Review Summary: Autopsy get everything right in a stellar performance on their debut album, although this remains an album that is by no means perfect
It has been twenty four years since its release, and the impact of Autopsy's stellar debut album Severed Survival is still being felt throughout the entire death metal scene. Around the time this album was being released, the scene was not as rich with great albums as it is now. In fact, the death metal scene was just getting off its feet and was in need of albums that would define the ugly, filthy sound that the artists involved aimed to create. This album would go on to be one of these releases that would inspire and influence almost every band to follow in its wake.
Severed Survival is an eleven track affair that clocks in at forty one minutes long and was released in 1989. The cover art should give a rough idea as to the sickening tales that unfold within this release, with a human body quite literally being torn apart by hooks. Each of these tracks is a gore-splattered example of how death metal should be done properly that isn't concerned with being as technical as possible (the mistake many modern death metal bands make) and is more focused on creating an evil, morbid atmosphere. As such, every aspect of each track is suitably grim and foreboding, and will have the unprepared fleeing. The tones of each instrument are very low and are also produced very crisply (although not to the point of being overproduced) so that the mood of this album remains intact and it feels suitably savage. This is an album that is unrelentingly heavy throughout, but never lets the listener forget its main focus-to really hit home with its evil sound.
Many of the songs here are driven by the bass guitar, which is rather unique for death metal. The bass has a nice tone and is placed right at the front of the mixing so that its low-end rumbling is constantly audible and sets the pace for the rest of the instruments. The guitars are as heavy as could be asked for and are also incredibly varied, from slower chord-based riffs such as the introduction to Disembowel to the tremolo picked guitar lines that are characteristic of death metal. The occasional guitar solo thrown in serves only to sweeten the deal with some lightning fast playing that adds to the overall insanity on display here. The drumming is also very well performed, with some awesome mid-paced beats scattered throughout but also some amazing fills that open up Pagan Survivor. It is moments such as these that show why Chris Reifert is right up there among the best in the genre.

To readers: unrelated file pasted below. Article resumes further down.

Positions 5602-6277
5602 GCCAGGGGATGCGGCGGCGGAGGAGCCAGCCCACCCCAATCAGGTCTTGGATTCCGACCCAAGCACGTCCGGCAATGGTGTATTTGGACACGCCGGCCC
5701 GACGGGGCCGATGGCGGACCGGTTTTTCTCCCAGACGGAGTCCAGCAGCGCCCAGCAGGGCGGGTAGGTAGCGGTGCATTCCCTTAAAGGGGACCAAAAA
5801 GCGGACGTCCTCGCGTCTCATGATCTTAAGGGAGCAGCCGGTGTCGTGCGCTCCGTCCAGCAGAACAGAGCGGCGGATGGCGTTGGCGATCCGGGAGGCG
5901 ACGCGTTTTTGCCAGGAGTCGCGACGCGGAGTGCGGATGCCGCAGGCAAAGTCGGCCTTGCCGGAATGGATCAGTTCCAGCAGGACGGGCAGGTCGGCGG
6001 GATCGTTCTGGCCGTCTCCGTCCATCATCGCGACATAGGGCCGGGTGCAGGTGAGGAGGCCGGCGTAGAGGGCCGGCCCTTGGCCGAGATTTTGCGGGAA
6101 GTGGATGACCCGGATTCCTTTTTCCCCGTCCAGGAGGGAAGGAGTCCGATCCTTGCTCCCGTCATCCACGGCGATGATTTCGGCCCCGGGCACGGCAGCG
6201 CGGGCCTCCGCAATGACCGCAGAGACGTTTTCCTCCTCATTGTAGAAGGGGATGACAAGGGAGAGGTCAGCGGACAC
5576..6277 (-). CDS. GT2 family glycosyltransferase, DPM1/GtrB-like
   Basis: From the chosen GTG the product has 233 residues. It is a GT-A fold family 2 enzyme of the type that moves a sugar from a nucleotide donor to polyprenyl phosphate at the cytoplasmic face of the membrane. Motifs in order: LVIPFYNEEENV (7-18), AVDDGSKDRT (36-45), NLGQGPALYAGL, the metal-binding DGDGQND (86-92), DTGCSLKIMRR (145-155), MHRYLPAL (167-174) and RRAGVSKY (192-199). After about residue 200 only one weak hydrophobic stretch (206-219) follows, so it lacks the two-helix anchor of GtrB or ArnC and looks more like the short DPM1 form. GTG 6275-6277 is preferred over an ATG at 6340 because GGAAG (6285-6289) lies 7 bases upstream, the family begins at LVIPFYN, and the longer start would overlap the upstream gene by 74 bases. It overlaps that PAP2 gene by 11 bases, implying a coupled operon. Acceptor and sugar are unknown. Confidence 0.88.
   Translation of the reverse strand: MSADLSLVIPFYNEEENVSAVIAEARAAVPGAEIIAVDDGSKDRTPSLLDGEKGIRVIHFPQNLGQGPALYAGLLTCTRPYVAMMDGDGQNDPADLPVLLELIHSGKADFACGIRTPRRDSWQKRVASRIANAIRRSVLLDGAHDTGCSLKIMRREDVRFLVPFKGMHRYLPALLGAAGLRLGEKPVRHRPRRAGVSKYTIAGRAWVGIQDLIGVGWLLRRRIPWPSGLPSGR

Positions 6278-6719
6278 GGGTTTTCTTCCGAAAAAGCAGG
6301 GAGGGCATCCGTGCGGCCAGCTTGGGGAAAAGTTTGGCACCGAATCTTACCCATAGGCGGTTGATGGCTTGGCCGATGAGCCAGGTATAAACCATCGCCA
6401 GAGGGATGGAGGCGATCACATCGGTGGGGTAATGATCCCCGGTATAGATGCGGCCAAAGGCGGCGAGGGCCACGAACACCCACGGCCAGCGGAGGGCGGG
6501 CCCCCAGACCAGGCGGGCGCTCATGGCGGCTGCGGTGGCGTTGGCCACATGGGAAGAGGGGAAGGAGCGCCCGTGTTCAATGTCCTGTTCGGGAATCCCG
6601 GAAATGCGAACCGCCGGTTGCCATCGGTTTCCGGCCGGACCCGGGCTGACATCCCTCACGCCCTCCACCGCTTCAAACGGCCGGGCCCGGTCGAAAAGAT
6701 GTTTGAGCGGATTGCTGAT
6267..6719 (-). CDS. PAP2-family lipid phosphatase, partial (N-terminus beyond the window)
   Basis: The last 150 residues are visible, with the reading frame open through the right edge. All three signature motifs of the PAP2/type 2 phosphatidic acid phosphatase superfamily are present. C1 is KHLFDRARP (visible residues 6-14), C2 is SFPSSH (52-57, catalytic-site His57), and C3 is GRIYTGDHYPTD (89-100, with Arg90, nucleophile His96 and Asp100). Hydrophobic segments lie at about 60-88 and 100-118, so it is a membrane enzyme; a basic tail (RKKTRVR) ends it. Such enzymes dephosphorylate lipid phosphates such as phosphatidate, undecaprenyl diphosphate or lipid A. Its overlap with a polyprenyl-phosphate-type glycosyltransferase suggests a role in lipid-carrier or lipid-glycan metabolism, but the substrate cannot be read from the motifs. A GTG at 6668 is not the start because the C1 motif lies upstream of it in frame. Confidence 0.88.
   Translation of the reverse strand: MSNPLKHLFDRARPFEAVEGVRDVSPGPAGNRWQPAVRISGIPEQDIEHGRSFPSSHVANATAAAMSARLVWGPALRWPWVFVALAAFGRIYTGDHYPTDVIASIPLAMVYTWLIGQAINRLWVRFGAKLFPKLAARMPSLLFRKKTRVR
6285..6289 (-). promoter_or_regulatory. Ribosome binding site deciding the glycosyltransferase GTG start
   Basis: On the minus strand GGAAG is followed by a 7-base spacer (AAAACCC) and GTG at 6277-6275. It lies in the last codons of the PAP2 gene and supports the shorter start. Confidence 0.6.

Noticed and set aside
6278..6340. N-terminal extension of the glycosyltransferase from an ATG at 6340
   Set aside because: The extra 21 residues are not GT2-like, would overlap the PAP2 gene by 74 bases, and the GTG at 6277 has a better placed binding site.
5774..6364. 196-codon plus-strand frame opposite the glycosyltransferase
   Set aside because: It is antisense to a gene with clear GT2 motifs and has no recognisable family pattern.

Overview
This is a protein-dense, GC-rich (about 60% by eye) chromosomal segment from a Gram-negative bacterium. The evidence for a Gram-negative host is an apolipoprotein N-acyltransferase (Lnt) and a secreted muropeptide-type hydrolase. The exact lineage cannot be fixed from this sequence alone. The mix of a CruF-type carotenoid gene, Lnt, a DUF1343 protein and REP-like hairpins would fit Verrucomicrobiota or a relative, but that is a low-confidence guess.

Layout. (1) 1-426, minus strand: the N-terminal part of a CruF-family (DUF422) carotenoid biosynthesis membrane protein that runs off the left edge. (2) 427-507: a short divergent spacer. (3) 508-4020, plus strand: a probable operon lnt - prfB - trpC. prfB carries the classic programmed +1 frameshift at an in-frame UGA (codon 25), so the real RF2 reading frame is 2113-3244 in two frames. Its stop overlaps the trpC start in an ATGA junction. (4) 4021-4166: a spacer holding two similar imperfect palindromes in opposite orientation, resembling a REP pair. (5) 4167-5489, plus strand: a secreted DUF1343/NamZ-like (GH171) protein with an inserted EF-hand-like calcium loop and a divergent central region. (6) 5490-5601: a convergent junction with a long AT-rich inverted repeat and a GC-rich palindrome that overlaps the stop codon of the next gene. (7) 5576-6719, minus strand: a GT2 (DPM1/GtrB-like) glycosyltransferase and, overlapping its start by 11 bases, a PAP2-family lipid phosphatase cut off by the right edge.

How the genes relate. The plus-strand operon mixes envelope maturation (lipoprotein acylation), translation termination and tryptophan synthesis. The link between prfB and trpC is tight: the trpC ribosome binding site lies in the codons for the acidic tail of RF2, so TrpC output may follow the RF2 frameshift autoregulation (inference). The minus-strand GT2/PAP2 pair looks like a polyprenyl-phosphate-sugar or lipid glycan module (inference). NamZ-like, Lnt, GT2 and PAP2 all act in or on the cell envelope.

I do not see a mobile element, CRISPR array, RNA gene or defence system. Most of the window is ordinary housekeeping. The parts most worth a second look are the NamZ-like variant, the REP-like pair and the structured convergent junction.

Whilst speaking of Reifert, the man also performs vocals here and his performance is nothing short of fascinating. He jumps between cruel-sounding lows and hate filled higher shrieks in an instant, reflecting absolute insanity through his voice. The gore-soaked lyrics that spew from his mouth in passages of hate and bile are perfectly represented by the vocals to the point that the listener will begin to question whether Reifert actually committed any of the atrocities he speaks of in real life. Whilst the instrumental performances are stellar, it is the vocals that are the real icing on the cake and Reifert could rightfully be ranked up there among the likes of Lord Worm as one of the best in the genre. It is also quite a feat that some of his lyrics remain semi-understandable unlike people such as Chris Barnes who keep their vocals as flat and devoid of emotion as humanly possible.
The best thing about this release is the fact that it continually switches its pace so that a listener will never become bored. Impending Dread pretty much lives up to its name with a series of slower and mid-paced riffs to begin with, whilst the opening track kicks the insanity off with some ridiculously fast paced guitar work. Ridden With Disease kicks off with one of the better riffs here, and also has a very groovy beat to accompany it. This album is definitely one that fans of old-school death metal should consider checking out if they haven't heard it. Whilst Severed Survival is by no means perfect, it's definitely a strong record with a lot to love about it.